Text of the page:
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Challenging an umpires call. Player behaviour

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  • Challenging an umpires call. Player behaviour

    Over the past two months I have heard more and more reports from clubs and associations stating players believe they have the right to challenge an umpires decision. Every foot, tackle etc.
    Just getting mouthy it seems.

    Recently sat on a tribunal where two players felt they had the right to challenge an umpires decision. Both stating they had been informed at an umpires information session this was permitted. This theory had spread to their team members and they also believed they had the right. Some of the actions becoming demonstrative from the written reports I have seen

    It was pointed out they could respectfully ask a question and they may if it is possible, receive an answer, subject to play and time available for the umpire.. As the games where not under video review there could not be a challenge to a call.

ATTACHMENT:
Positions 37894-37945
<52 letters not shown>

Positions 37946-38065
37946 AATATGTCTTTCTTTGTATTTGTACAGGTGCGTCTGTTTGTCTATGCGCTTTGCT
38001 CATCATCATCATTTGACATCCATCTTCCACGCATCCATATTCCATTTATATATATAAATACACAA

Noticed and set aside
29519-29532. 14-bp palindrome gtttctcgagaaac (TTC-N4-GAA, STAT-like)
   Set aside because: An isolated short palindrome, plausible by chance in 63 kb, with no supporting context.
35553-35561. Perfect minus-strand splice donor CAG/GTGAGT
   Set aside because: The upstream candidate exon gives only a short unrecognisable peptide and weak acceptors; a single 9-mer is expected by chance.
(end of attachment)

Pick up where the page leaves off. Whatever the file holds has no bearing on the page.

So it seems some are taking the video challenge as part of their right to challenge. Sometimes not respectfully or in a friendly manner.

    Thoughts on this please.

  • #2
    I coach as well as play and I am clear with the players.... The umpire sees what the umpire sees and you play the whistle, no asking stupid questions about why they saw something someone else didn't. The only time we talk to the umpire is to clarify a signal. If a player believes a rule has been misapplied or misinterpreted they bring it to me and I raise it with the umpire. If for instance you think that PC you just gave away was an umpire error you can ask the captain to request the umpires confer in case the other saw something different, but arguing with the umpire on the field is just asking for trouble. While players are shaking their heads and muttering about injustice the game is carrying on without them.

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    • #3
      I always state at the coin toss, "one sensible question gets one answer, thats it - no debate."
      I don't ask for questions to be put through the captain, as that may be the GK, 80 metres away.
      It helps to build rapport with the players to have open, but controlled, conversation. No one wants the stiff umpire and no one wants every decision to be a parliamentary debate.

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